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Perceived parenting, emotion regulation, and adult depression

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Previous studies have established a link between parenting style (e.g. authoritarian, authoritative, permissive) and depression in children and adolescents. Parenting factors are also implicated in the development of emotion regulation.

Previous studies have established a link between parenting style (e.g. authoritarian, authoritative, permissive) and depression in children and adolescents. Parenting factors are also implicated in the development of emotion regulation. There is a gap in the literature, however, concerning perceptions of parenting in relation to adult depression. The current study examined the effect of parenting on reported adult depressive symptoms. Of interest was the role of emotion regulation strategies in this relationship. Participants were recruited through Amazon Mechanical Turk, and the sample consisted of 302 adults (125 males, 177 females) ranging in age from 18 to 65. Measures of how participants were parented by their mothers and fathers, emotion regulation strategies most frequently utilized, and current depressive symptoms were collected using an online survey. The emotion regulation strategy, positive reappraisal, was found to moderate the relation between maternal authoritative parenting and depression. Permissive parenting was also significantly predictive of depression, but catastrophizing fully mediated only the relation between maternal permissive parenting and depressive symptoms. Authoritarian parenting was unrelated to depression and emotion regulation in this study. The findings of this study indicate that the effects of how an individual was parented may persist into adulthood. Implications of these findings and future directions for further research are discussed.

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Created

Date Created
  • 2013

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Depressive Symptoms Moderate the Effects of Positive Interactions on Physiological Stress Reactivity in Married Couples

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This study investigated the potential influences of a marital interaction involving affectionate touch and/or positive relationship-focused conversation on physiological reactivity to a subsequent laboratory stress task, and whether depressive symptoms

This study investigated the potential influences of a marital interaction involving affectionate touch and/or positive relationship-focused conversation on physiological reactivity to a subsequent laboratory stress task, and whether depressive symptoms moderated these relations. It was hypothesized that 1) the stress task would cause cardiac sympathetic activation and cardiac parasympathetic withdrawal; and that physical affection and/or positive conversation would 2) reduce sympathetic activation as indicated by cardiac interbeat interval (IBI), cardiac pre-ejection period (PEP), and finger pulse transit time (FPTT) and 3) reduce parasympathetic withdrawal (as indicated by respiratory sinus arrhythmia; RSA) in response to stress. Further, we expected that, compared to those lower in reported depressive symptoms, those higher in depressive symptoms 4) would show blunted cardiovascular activation in response to stress across experimental conditions; and after engaging in a positive marital exchange, 5) would demonstrate a smaller interaction-related reduction in stress-related sympathetic activation; but 6) show no difference in interaction-related reduction of stress-related parasympathetic withdrawal. Participants were 183 married couples who were at least moderately happy in their marriages and in generally good health. Participants completed a measure of depression (among other questionnaires) in an online survey, then attended a 3-hour laboratory session. After measuring baseline physiology with spouses in separate rooms, couples were then randomly assigned to either touch (while sitting quietly, then hug), talk (positive conversation, but no touch), both (touch while talking, then hug), or neither (sit quietly without touching or talking). Next, participants separately performed a stress-inducing speech task about their spouses’ strengths and weaknesses. Physiological indicators were recorded throughout the stress task. While positive conversation reduced husbands’ stress-related parasympathetic withdrawal, it predicted greater stress-related activation in wives’ PEP response. Stress reactivity (as indicated by FPTT) was reduced in husbands with lower depressive symptoms when the marital exchange included only touch or only talk, whereas for husbands with more depressive symptoms, there were no effects of the marital interaction. For wives, depressive symptoms predicted blunted cardiovascular activation regardless of positive interaction condition, as illustrated by smaller stress-related reduction in FPTT responses. Furthermore, higher self-reported depressive symptoms predicted larger interaction-related decreases in stress-related IBI responses in wives who experienced spousal touch. This study builds on previous work and is the first to explore how depressive symptoms may influence the relations between affectionate touch and stress reactivity.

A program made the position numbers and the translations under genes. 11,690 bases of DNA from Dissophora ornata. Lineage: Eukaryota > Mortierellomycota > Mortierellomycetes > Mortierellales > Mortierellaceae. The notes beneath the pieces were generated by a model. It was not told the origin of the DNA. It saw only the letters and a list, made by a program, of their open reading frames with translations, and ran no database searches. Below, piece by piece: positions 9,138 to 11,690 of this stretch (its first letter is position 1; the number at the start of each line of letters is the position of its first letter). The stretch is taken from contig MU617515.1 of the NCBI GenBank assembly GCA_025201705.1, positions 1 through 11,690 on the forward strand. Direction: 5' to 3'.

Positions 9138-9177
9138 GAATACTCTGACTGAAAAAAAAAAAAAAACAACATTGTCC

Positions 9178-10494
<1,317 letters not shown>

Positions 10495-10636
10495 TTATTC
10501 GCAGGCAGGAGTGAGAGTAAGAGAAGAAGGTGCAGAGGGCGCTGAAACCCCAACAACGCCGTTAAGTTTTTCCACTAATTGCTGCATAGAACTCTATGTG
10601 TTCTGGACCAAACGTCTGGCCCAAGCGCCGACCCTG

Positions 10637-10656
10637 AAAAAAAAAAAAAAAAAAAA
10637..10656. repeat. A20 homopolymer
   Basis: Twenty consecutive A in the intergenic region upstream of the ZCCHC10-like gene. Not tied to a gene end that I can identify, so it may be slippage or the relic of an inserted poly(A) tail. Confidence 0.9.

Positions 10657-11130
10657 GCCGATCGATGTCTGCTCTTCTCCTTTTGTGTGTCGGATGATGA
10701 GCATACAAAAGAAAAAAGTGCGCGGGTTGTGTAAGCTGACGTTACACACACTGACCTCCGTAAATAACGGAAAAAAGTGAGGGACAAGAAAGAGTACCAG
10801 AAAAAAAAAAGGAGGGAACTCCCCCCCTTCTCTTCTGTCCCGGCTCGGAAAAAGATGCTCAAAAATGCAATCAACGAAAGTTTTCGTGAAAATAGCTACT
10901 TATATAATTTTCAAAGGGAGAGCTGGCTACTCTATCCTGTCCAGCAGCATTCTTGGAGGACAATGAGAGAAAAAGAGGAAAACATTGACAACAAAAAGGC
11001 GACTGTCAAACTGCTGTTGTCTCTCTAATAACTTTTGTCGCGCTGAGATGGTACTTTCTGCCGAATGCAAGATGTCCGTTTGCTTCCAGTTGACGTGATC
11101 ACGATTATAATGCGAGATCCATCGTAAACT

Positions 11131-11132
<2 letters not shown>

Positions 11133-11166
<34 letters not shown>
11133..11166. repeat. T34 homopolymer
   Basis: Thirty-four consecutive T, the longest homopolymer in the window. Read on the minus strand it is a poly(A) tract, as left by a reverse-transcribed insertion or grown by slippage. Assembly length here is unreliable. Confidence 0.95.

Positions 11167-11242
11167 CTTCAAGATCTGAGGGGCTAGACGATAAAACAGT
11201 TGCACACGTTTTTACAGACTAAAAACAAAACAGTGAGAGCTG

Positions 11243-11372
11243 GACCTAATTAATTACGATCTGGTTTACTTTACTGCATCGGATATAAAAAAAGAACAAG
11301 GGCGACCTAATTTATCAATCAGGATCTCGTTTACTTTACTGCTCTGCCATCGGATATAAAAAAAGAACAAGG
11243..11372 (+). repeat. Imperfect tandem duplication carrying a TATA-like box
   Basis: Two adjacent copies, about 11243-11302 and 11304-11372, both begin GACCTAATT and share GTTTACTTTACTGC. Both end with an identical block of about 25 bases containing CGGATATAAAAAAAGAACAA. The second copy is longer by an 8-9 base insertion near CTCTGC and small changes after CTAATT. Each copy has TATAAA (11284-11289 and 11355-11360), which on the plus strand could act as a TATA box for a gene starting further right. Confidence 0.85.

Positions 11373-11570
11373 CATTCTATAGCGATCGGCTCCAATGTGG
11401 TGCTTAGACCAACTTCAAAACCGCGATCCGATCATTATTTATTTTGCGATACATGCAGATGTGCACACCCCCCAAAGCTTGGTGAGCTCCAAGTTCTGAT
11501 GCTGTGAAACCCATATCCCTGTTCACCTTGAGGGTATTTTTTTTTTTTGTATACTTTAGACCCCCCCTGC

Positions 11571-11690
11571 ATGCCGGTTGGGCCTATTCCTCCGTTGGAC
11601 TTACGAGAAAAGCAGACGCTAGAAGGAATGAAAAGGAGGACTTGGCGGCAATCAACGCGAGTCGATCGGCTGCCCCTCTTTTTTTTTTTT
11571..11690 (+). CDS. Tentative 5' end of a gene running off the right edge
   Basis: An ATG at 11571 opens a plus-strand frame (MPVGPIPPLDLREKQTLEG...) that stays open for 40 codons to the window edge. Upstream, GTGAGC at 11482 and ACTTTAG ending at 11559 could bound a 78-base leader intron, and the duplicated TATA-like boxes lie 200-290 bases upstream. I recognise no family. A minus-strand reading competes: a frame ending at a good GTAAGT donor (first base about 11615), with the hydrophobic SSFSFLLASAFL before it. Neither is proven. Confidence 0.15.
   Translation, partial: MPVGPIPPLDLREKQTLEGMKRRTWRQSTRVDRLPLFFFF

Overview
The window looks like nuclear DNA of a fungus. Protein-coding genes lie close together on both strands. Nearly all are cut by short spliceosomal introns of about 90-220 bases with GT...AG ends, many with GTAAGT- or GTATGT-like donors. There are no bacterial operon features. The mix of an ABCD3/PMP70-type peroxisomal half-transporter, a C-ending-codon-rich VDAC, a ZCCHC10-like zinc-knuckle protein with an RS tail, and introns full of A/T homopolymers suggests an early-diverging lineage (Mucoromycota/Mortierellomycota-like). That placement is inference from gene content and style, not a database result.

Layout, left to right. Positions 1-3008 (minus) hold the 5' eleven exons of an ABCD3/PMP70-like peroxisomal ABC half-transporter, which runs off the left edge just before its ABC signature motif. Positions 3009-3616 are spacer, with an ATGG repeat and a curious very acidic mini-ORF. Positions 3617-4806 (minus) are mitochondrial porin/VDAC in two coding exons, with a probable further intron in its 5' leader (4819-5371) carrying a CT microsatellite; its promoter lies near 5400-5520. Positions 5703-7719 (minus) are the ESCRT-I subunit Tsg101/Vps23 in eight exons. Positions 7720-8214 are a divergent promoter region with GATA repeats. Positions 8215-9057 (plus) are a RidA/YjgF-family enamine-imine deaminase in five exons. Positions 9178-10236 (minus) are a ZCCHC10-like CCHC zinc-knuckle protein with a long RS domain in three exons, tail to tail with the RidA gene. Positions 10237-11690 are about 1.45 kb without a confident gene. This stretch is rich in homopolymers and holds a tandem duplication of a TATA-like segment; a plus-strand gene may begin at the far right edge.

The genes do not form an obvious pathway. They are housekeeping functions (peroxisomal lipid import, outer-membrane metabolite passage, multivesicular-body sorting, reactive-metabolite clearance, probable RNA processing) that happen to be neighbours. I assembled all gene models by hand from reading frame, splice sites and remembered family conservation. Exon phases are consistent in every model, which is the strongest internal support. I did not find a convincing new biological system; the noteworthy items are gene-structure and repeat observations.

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Created

Date Created
  • 2018

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Evaluating brain boosters: a new cognitive enhancement program for treating post-traumatic stress disorder and depression

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ABSTRACT Post-Traumatic Stress Disorder (PTSD), depression, and insomnia are prevalent among United States (US) military veterans. This study investigates whether Brain Boosters, a new cognitive enhancement group therapy, improves symptoms